Junior transfer students who are athletes must declare their major as soon as possible after arriving on campus in order to be eligible for athletic competition.

At least half of the courses satisfying the major requirement must be taken at Penn.

  • College students pursuing an Engineering major DO NOT earn a dual degree. They earn a single degree from the College of Arts and Sciences.
  • Because College students who pursue an Engineering major do not earn the Bachelor of Science in Engineering (BSE) degree, they do not receive professional certification and are not thereby qualified to sit for any certification exam in Engineering.
  • The Engineering major does not fulfill the College’s Major Requirement for graduation and must be declared as a second (or third) major. College students pursuing a major in Engineering must have a major in the College of Arts and Sciences.
  • For College students pursuing an Engineering major, the College major will determine the College of Arts and Sciences requirements for the degree.
  • Policies governing academic actions, academic standing and petitions are those of the College of Arts and Sciences.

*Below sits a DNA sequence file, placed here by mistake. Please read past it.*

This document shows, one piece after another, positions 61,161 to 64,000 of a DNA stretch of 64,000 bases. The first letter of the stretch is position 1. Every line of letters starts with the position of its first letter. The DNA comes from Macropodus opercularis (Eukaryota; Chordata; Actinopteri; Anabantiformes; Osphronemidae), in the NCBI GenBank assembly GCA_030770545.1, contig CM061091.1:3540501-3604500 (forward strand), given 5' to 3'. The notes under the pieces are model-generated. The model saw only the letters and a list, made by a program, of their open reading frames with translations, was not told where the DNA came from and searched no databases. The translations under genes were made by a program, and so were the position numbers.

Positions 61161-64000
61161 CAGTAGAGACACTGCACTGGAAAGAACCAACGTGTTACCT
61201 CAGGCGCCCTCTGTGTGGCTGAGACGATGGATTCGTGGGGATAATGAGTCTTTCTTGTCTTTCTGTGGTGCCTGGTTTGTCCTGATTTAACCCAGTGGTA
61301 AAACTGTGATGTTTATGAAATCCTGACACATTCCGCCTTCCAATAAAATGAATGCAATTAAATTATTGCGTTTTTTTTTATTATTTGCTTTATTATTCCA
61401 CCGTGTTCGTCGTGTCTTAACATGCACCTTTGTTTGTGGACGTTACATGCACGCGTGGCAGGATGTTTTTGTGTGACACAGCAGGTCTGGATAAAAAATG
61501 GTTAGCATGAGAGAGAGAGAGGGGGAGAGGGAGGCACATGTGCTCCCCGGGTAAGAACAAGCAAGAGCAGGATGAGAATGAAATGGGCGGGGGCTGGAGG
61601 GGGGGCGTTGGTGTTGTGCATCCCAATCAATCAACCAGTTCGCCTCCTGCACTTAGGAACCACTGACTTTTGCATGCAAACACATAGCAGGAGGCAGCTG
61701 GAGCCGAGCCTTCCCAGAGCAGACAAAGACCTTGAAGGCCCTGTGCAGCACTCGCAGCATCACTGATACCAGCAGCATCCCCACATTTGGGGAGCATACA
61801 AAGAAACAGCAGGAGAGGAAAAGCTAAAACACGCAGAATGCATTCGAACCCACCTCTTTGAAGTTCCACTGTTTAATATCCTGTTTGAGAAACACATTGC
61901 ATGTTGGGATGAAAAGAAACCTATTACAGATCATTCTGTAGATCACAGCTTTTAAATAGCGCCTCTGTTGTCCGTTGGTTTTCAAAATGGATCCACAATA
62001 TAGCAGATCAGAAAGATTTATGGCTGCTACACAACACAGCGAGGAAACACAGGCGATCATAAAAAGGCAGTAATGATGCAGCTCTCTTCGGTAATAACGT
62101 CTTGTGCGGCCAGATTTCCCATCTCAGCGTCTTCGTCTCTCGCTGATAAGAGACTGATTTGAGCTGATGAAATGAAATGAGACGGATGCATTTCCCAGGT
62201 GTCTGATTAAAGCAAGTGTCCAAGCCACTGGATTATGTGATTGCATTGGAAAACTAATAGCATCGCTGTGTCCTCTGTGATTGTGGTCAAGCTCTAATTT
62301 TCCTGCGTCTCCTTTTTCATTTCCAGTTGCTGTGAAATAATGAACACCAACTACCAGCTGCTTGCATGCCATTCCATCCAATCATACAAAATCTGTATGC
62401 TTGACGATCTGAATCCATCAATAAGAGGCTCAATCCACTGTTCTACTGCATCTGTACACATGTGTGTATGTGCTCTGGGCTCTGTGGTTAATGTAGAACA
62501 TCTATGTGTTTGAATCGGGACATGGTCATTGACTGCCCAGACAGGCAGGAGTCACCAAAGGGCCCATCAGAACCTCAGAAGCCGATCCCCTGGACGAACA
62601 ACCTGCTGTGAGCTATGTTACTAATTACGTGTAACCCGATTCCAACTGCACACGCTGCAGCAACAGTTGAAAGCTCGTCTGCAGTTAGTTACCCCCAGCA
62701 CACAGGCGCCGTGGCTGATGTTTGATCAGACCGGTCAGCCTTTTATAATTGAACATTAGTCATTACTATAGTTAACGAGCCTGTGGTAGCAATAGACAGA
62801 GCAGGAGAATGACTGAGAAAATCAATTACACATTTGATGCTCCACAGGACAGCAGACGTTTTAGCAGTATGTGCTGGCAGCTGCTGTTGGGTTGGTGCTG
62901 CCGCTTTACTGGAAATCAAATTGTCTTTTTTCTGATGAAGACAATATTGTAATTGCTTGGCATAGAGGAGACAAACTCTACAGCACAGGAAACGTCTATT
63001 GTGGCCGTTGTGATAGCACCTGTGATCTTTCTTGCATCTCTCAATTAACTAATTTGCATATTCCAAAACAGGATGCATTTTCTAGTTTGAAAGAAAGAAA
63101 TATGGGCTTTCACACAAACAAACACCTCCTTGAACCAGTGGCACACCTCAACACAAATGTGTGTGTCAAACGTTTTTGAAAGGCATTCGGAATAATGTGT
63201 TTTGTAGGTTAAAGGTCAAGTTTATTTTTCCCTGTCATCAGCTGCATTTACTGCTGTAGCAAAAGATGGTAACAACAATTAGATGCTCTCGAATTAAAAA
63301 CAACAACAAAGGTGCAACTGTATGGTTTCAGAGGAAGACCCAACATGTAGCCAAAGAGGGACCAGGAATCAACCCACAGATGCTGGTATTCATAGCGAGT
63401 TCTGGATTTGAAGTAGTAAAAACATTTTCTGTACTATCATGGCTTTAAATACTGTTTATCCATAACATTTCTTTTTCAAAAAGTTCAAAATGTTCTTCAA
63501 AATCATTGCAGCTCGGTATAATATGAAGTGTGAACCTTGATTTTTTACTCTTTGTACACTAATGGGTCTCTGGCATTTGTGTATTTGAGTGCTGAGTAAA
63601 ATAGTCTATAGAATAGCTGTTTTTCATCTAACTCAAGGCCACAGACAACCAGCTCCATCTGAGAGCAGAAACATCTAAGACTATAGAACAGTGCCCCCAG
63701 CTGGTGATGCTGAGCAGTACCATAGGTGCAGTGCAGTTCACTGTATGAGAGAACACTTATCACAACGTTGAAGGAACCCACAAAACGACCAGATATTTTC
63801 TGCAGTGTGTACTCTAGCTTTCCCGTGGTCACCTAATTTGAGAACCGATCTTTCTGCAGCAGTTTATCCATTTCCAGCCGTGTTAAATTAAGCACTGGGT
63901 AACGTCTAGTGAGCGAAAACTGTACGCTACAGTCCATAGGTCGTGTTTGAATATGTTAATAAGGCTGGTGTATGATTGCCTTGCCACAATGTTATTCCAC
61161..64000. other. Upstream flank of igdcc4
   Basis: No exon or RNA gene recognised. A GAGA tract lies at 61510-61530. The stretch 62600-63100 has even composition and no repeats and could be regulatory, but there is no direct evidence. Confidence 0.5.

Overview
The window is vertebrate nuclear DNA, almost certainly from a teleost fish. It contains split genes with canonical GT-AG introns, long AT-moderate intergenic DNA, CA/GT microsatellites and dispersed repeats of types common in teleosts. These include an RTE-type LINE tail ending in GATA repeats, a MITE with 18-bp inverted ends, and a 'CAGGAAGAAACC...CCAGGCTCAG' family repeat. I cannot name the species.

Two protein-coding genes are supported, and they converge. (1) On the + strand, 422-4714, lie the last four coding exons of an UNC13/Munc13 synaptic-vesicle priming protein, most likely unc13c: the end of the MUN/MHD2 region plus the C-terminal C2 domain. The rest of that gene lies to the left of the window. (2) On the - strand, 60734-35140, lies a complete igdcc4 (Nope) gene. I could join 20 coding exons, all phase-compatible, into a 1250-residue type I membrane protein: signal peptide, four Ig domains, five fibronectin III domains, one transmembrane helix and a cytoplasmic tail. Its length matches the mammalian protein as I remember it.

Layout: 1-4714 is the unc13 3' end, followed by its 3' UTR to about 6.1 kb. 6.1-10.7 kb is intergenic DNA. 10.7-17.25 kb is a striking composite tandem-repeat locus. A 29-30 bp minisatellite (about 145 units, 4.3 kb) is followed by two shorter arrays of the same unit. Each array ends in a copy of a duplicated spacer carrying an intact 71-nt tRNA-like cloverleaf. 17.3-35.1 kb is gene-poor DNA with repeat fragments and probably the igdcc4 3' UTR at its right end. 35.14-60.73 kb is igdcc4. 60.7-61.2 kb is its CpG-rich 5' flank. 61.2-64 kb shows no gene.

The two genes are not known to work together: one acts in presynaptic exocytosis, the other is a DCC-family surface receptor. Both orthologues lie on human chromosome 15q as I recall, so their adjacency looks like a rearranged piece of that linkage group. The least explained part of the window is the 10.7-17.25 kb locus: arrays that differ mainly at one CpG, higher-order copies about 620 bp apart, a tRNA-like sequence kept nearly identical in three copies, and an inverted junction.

SEAS majors for college students

  • College students must complete at least two semesters of coursework at Penn before they may declare an Engineering major. In addition, College students must declare an Engineering major no later than the fifth semester at Penn.
  • Each of the Engineering majors available to College students has specific prerequisites that must be completed before the major can be declared.
  • College students must be in good academic standing to be eligible to declare an Engineering major. In addition, College students must have a minimum 2.0 cumulative g.p.a. in prerequisite and related/required courses for the intended Engineering major.